Donald Holbrook is an Associate Fellow at ICCT. He became a lecturer at the Department of Politics, Philosophy, and Religion at Lancaster University, UK, in September 2016. Prior to that he was Senior Research Fellow at the Centre for the Study of Terrorism and Political Violence, University of St Andrews, which he joined in 2008.
His research has focused mostly on beliefs, ideas, and media in the context of terrorism and political violence, especially on how terrorists interact with published media and social media and how this engagement has changed over time. He has published on a wide variety of topics relating to these themes, including a book, edited volumes, journal articles, as well as reports and other deliverables for counterterrorism practitioners and policymakers. He currently manages a large-scale research project dissecting ways in which individuals involved in terrorism use different types of media, developing case studies and thematic analyses of different ideological milieus (including far-right and Islamist extremism), different types of activity (including domestic terrorism and ‘foreign fighters’) and different organisational contexts (such as groups versus lone actors), as well as comparisons across sections.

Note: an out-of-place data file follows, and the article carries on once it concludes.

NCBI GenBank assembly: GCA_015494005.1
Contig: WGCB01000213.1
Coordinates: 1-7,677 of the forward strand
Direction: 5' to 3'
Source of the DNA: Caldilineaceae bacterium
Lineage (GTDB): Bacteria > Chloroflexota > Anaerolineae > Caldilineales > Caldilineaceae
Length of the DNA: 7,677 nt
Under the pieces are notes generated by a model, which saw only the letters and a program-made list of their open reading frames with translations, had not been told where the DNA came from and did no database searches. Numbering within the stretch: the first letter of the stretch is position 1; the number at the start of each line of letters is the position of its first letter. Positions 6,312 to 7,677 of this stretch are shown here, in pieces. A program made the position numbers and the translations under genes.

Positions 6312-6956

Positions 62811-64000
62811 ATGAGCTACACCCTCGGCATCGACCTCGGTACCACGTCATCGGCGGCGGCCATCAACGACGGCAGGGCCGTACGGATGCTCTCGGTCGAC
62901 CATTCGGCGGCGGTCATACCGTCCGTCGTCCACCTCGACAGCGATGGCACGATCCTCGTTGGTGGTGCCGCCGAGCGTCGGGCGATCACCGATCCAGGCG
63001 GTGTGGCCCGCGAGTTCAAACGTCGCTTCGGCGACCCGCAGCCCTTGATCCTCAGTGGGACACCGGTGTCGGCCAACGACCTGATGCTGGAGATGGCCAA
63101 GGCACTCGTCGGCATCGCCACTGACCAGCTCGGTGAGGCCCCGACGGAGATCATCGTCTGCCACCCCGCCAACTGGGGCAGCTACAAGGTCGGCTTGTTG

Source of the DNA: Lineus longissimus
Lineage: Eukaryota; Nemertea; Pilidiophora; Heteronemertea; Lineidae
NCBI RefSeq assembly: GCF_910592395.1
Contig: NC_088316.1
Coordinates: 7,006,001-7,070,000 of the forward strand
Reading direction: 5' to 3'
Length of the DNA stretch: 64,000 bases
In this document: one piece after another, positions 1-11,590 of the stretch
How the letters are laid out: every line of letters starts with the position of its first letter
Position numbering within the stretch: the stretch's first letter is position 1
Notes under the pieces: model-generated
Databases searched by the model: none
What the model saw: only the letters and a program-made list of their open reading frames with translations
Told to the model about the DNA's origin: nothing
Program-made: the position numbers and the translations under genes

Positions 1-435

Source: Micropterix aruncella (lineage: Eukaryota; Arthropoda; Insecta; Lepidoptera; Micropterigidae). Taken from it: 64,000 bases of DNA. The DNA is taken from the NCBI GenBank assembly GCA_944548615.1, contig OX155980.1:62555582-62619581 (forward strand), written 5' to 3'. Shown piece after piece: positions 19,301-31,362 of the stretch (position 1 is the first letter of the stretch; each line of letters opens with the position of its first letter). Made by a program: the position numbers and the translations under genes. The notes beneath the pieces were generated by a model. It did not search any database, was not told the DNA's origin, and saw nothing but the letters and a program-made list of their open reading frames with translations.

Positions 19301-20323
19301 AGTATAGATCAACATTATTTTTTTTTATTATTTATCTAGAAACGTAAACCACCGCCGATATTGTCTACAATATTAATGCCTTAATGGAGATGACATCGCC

A selection of publications can be found on http://lancaster.academia.edu/DonaldHolbrook
This situation report—the third in a wider series of papers exploring the use of SALW as a source of terrorism financing—will examine the acquisition, possession, and use of SALW by terrorist organisations active in West Africa and the Horn of Africa. It will investigate the extent to which SALW may represent a direct source of […]
Transnational criminal organisations have grown in importance on the international security stage since the end of the Cold War. One subset of these illicit cross-border enterprises that has garnered increasing attention is human smuggling networks. These groups are having a destabilising impact on weak and failed states throughout Africa—as well as on the destination countries […]
This paper examines various framing processes have been developed by Far Right groups specifically in response to the global health crisis brought about by the spread of COVID-19. Through an examination of statements by six Identitarian and National Socialist movement organisations issued over a two month period from late February to late April 2020 on […]